So far, there have been no scientific studies of Spice’s effects on the human brain, but we do know that the cannabinoid compounds found in Spice products act on the same cell receptors as THC, the primary psychoactive component of marijuana. Some of the compounds found in Spice, however, bind more strongly to those receptors, which could lead to a much more powerful and unpredictable effect. Because the chemical composition of many products sold as Spice is unknown, it is likely that some varieties also contain substances that could cause dramatically different effects than the user might expect.

What Are the Other Health Effects of Spice?

Spice abusers who have been taken to Poison Control Centers report symptoms that include rapid heart rate, vomiting, agitation, confusion, and hallucinations. Spice can also raise blood pressure and cause reduced blood supply to the heart (myocardial ischemia), and in a few cases it has been associated with heart attacks. Regular users may experience withdrawal and addiction symptoms.

We still do not know all the ways Spice may affect human health or how toxic it may be, but one public health concern is that there may be harmful heavy metal residues in Spice mixtures. Without further analyses, it is difficult to determine whether this concern is justified.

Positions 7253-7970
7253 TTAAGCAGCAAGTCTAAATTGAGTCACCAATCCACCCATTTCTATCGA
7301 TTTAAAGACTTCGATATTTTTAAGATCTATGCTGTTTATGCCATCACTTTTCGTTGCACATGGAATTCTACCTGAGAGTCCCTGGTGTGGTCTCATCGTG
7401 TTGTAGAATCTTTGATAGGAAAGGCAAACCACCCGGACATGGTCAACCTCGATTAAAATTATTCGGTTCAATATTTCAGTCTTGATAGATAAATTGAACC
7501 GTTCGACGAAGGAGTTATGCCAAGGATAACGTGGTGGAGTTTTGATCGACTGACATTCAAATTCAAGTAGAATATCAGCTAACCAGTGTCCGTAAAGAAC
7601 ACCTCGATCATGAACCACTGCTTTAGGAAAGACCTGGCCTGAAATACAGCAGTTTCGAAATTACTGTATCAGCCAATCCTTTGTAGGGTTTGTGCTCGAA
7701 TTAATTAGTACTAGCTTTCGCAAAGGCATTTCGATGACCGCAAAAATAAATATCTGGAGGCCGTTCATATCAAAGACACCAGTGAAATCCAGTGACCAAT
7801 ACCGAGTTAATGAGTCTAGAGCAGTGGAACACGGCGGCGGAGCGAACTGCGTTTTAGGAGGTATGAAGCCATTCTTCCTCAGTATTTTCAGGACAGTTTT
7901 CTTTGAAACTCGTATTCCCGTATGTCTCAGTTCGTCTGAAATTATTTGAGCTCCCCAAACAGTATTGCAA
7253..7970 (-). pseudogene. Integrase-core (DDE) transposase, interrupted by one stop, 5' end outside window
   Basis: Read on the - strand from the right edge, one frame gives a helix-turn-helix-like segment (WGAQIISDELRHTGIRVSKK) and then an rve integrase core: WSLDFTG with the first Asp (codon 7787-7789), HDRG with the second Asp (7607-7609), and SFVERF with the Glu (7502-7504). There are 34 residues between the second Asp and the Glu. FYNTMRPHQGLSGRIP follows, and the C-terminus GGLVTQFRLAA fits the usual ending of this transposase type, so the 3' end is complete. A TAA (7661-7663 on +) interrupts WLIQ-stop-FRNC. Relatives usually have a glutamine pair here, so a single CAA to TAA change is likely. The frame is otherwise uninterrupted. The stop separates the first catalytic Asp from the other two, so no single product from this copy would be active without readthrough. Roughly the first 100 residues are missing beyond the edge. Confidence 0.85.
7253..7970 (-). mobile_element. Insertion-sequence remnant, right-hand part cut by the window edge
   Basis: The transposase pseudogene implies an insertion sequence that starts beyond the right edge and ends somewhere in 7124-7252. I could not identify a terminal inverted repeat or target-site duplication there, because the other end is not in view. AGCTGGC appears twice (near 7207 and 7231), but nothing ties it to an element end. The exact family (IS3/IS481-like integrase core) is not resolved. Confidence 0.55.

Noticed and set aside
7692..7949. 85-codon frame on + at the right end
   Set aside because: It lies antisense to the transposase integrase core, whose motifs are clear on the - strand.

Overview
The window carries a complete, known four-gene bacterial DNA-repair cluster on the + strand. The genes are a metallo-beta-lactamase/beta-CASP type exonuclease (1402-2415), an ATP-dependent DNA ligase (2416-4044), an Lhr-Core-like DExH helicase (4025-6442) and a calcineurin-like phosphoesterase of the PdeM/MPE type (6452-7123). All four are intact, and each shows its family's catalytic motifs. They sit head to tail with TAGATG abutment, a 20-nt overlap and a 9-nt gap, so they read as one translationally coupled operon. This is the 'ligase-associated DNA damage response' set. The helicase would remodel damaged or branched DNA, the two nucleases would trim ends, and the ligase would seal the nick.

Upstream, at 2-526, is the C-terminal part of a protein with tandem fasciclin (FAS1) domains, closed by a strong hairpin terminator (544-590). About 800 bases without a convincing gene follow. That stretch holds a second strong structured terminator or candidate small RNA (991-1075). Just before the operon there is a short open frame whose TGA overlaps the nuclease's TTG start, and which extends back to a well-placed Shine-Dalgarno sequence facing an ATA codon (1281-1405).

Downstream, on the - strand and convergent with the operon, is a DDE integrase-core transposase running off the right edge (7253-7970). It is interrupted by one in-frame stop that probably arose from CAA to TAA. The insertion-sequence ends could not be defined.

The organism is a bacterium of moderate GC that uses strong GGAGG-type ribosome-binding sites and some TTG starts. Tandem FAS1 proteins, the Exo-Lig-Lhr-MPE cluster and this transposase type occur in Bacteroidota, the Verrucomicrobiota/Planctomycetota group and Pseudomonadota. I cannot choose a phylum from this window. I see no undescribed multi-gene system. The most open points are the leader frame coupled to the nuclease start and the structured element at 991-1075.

Authorities raid shops selling ‘K2’

By Benjamin Mueller / Pittsburgh Post-Gazette

State and local police and the Washington County district attorney’s drug task force raided nine retail establishments today as part of a nationwide crackdown on businesses suspected of selling a chemical compound with a marijuana-like effect on the brain, Washington County First Assistant District Attorney Michael Lucas said.

According to a press release from the district attorney’s office, undercover detectives and police officers have been buying the compound from Washington County stores for months.

Search warrants were granted and teams that included state, county, and local police searched the establishments this morning, Mr. Lucas said.

Mr. Lucas said officials would not disclose the locations of the searches because the searches are ongoing.

The Pennsylvania State Police have called a press conference for 4 p.m. today to discuss the warrants.

The raids reflected growing concern nationwide over the traffic of the compound, also known by the names “K2” or “Spice.”

The district attorney’s office said the compound can cause respiratory injuries, paranoia, vomiting, and erratic behavior.